3 Questions on a Dented & Scratched Engineered Floor Hardwood & Laminate Flooring Blog Floors

3 questions on a Dented & Scratched Engineered Floor Hardwood & Laminate Flooring Blog Floors

3 questions on a Dented & Scratched Engineered Floor

Posted on January 21, 2013 by David

This was posted as a comment on our piece What is Handscraped Hardwood Flooring?. My answer was a little long for the comments section, so Im posting our exchange here. These are good questions to which many may need answers.

Not Jay’s floor, but the image »Työn alla, lattiahionta» by Anssi Koskinen

Hello David: I too wanted to learn the meaning of “hand-scraped ”, so thank you for the article. I currently have a room with an engineered wood floor that had some heavy furniture on it such as a bedroom set and the floor is now slightly damaged with dents and scrapes where the furniture was. I have two questions for you please:

David says:

SCRATCHES

Most flooring manufacturers offer a kit for the repair of scratches on their flooring. This is enough of a Best Option as to really be the only one.

Also not Jay’s floor — not even wood! It’s just a really good picture of a dent.

DENTS

Most experts will say that a dent cannot be repaired. The wood has been compressed, you see. This is especially true of an engineered floor, where the visible, top layer is so thin. The Sand & Refinish option is one we only recommend for solid wood. as to accommodate a dent one must sand down quite a way, probably beyond the top layer. Also, one slip of the sander and you make a bigger problem than you started with. Here is our best advice on dented boards.

1) Replace the boards. If the flooring is a click together, floating floor, you might be able to do this yourself if you have replacement boards in storage. If you’re not completely comfortable with the idea of doing it yourself, certainly if the flooring is nailed or glued down, you would want to contact the original installer and get a price for replacing damaged planks.

2) Use a wood putty to fill in the dents and then stain over them with the color of the floor.

3) A try at your own risk solution frequently listed online in forums not by professionals, but by homeowners who recommend it if the top layer is at least 1/8” thick:

i. Remove the finish from the dented area (chemical stripping or very detailed sanding)

ii. Using distilled water, wet a cloth in an area only large enough to cover the dent

iii. Press down on the wet cloth over the dent with a hot iron

In theory, you’re forcing steam into the wood, and expanding the wood in the dent. It should take a few tries, but the wood should level out. Then touch up the spot with your stain or finish.

Again, we haven’t tried the last one, but it pops up more than a little when searching online for solutions to the problem of dents, so there may be something to it.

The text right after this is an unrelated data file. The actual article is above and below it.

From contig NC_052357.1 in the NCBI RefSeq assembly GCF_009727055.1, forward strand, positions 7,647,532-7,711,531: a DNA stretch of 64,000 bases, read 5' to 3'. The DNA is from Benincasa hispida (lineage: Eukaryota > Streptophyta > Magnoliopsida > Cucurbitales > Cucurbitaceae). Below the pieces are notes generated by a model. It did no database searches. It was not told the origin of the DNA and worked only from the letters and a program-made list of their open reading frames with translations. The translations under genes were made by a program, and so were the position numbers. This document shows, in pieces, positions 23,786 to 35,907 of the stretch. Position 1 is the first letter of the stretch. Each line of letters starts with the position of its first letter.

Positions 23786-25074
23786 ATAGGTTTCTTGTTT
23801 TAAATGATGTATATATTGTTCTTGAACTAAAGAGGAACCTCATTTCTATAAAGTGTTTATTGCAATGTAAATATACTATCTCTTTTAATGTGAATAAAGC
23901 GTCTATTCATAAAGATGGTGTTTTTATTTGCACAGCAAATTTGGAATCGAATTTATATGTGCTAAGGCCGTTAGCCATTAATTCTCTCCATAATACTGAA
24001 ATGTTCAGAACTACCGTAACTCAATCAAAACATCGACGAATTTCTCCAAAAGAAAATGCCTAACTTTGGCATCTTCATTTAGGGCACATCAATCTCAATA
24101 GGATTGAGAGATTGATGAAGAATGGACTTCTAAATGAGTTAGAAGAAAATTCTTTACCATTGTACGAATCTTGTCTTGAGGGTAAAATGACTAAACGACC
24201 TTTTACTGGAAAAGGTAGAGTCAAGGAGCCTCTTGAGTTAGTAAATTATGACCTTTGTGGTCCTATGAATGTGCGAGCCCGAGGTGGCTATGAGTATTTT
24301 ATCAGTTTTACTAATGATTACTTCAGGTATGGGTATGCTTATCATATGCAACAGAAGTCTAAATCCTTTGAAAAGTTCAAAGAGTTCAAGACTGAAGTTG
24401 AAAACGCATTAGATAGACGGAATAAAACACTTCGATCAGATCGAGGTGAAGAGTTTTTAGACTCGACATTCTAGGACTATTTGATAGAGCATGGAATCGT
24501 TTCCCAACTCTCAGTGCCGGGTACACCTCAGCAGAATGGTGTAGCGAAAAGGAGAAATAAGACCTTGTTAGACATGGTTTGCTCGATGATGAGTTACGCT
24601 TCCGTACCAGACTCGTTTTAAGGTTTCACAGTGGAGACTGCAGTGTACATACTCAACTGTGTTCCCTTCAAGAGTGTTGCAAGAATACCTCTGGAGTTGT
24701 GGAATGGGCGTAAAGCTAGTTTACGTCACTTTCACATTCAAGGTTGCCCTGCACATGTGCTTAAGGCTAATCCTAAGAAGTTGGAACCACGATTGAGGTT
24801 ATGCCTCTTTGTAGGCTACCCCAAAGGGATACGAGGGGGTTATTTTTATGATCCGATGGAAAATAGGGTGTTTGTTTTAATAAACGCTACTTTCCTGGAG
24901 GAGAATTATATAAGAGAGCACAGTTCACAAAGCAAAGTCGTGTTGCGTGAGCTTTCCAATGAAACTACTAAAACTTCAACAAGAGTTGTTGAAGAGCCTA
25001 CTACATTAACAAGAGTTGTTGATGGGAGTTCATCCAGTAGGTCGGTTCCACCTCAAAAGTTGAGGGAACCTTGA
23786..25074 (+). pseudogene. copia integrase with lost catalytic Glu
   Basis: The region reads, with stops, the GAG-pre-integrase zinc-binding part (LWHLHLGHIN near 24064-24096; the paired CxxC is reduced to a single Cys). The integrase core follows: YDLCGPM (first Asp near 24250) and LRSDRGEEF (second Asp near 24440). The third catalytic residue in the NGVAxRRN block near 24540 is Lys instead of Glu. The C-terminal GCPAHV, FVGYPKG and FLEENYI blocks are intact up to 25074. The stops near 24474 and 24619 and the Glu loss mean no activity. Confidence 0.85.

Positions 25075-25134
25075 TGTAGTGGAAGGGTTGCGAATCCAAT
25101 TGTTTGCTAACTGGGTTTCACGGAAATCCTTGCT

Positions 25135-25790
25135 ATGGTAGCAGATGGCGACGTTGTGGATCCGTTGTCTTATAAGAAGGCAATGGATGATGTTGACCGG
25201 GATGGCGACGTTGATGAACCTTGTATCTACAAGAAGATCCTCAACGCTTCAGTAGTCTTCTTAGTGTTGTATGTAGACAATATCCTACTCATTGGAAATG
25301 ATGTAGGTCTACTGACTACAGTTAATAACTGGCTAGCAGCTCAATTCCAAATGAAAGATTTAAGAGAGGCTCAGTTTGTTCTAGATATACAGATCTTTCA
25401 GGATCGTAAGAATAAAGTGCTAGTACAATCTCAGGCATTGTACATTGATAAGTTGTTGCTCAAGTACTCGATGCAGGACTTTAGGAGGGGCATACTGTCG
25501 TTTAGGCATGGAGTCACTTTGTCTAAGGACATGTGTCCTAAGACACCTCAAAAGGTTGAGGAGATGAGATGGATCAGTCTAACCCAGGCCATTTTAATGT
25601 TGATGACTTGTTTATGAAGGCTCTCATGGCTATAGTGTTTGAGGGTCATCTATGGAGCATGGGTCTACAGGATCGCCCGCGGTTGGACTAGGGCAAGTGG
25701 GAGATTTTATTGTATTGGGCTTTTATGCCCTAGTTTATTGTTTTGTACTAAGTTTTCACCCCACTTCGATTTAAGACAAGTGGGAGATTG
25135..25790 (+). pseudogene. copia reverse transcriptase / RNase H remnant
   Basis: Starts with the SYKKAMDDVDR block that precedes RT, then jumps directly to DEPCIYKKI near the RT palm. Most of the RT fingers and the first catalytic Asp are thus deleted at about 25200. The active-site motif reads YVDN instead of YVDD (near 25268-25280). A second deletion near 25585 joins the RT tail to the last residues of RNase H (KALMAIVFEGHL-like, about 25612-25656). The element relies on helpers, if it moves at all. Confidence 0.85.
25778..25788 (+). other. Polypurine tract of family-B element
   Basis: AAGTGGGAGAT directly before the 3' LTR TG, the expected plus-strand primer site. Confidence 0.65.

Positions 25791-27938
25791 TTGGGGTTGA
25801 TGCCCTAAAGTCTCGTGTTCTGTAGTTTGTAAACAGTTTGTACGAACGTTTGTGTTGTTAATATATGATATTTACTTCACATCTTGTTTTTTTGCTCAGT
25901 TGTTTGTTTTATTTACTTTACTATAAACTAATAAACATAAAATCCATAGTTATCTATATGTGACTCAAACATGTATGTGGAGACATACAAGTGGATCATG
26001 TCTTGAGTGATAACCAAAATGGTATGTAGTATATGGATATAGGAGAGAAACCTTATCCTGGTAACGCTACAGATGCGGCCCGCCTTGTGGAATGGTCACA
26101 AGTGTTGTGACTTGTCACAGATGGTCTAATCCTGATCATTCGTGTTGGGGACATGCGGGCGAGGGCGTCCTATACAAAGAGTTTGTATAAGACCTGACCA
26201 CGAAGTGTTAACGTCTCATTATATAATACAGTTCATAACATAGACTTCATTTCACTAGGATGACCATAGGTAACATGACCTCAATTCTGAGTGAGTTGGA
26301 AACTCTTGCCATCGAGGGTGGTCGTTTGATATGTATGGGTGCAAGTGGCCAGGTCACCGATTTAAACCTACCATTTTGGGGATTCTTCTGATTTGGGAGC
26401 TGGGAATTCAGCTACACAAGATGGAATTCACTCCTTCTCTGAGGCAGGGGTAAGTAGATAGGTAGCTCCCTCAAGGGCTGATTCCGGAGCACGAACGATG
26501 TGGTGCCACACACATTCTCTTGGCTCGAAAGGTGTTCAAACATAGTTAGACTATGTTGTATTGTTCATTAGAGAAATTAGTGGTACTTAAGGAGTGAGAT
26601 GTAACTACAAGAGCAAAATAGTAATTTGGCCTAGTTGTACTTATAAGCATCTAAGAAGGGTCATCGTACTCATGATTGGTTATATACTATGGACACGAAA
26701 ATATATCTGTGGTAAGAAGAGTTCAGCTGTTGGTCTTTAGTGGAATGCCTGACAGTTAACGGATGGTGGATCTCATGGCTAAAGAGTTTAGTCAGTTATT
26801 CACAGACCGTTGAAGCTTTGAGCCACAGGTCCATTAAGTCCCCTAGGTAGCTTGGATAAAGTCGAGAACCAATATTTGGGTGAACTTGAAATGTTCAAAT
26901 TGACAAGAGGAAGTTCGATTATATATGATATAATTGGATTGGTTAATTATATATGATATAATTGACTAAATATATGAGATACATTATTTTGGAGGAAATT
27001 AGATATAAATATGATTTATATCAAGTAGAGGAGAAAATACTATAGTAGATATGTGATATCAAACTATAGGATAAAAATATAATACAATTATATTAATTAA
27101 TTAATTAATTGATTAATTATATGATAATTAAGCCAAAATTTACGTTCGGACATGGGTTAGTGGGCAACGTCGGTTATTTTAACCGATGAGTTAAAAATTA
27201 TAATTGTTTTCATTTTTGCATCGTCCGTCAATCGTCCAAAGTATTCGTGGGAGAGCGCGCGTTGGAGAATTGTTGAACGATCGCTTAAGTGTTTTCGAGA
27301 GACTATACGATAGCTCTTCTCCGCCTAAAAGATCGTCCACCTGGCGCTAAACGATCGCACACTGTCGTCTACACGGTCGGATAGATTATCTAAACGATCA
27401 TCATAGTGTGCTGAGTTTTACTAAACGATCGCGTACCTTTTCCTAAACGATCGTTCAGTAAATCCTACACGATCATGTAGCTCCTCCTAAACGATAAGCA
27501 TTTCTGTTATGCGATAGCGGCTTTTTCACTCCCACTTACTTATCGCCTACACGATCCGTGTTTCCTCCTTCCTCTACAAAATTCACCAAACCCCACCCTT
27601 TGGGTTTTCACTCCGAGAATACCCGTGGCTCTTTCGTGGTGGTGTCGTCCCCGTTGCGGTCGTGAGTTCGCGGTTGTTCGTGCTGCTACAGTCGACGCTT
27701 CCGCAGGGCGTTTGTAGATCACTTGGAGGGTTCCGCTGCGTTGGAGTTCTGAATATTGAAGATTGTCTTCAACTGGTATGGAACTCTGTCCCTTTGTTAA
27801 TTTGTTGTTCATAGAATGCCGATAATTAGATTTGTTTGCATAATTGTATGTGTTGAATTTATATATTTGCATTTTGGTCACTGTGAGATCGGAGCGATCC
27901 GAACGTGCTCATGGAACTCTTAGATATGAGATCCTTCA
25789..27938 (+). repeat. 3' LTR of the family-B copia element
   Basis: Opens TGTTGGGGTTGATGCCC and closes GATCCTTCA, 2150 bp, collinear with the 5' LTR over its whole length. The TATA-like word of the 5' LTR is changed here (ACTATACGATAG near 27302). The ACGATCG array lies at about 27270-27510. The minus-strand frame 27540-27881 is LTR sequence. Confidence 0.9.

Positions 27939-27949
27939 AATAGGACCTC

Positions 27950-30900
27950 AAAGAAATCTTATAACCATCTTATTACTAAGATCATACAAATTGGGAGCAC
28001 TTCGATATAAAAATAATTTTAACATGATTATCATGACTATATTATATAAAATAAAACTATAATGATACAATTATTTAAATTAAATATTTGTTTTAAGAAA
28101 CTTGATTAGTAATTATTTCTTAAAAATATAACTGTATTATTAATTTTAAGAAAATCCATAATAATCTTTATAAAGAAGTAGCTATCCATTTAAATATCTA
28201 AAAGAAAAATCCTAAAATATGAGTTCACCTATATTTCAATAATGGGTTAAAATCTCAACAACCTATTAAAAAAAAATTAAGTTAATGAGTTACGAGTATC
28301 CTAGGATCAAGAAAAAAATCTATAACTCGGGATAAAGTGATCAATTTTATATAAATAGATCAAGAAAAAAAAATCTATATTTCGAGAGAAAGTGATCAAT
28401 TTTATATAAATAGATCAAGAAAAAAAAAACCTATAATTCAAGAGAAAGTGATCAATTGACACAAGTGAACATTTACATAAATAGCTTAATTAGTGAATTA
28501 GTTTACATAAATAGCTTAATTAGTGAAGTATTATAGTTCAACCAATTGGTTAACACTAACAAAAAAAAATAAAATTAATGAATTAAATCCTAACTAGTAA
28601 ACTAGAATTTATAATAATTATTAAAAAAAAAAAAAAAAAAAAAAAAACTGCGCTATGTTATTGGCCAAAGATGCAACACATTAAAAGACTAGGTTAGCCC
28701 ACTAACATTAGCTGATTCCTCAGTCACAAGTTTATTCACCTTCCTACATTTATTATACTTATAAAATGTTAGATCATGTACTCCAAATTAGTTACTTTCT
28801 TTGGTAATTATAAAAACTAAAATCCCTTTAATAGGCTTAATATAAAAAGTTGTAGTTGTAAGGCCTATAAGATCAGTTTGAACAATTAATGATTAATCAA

Jay says: I found Mr. Sandless on the internet who claims they do not sand the floor and they can remedy my situation. What do you know about “Sandless” floor refinishers. Does the process really work? Can they renew my floor with their process? have you ever seen it done?

David says: MR. SANDLESS

As far as this company, Mr. Sandless, they make the unusual claims of being able to refinish both engineered wood and laminate. Online, they don’t say how they would do this, so we can’t evaluate what their process might be just yet. Our flooring expert has called our local branch of this business. He is cautiously pretty optimistic, and may put the service to the test directly. We are looking into this service closely, and when we know enough to give informed advice on them, I will post a follow-up in the comments section.

Jay says: 2) What can I do in the future to prevent my heavy furniture from damaging my engineered wood floors ?

David says: PREVENTION

Here are the basic and best tips:

Always remove high heels. Always. Allow no one to walk your floors with high heels, even if you have to be mean about it

Use felt protectors under your furniture legs, and caster cups under table or chair legs

Do not wear anything that can scratch the floor (roller skates, stilts, metallic cleats, torture boots, etc.)

Use mats both outside and inside entrances to minimize grit getting to the floor

Use area rugs in all high–traffic areas of your floor

Clean your floor regularly. Believe it or not, even if enough dust builds up it can cause damage in the form of minute scratches that permanently dull a gloss

A “satin” finish instead of a glossy finish will reduce the appearance of dents and scratches (basically, it hides them)

Trim your pets’ nails

Place floor mats beneath any pets’ food and water dishes. This is the easiest place for unnoticed water drippage to remain on the floor and soak into the boards

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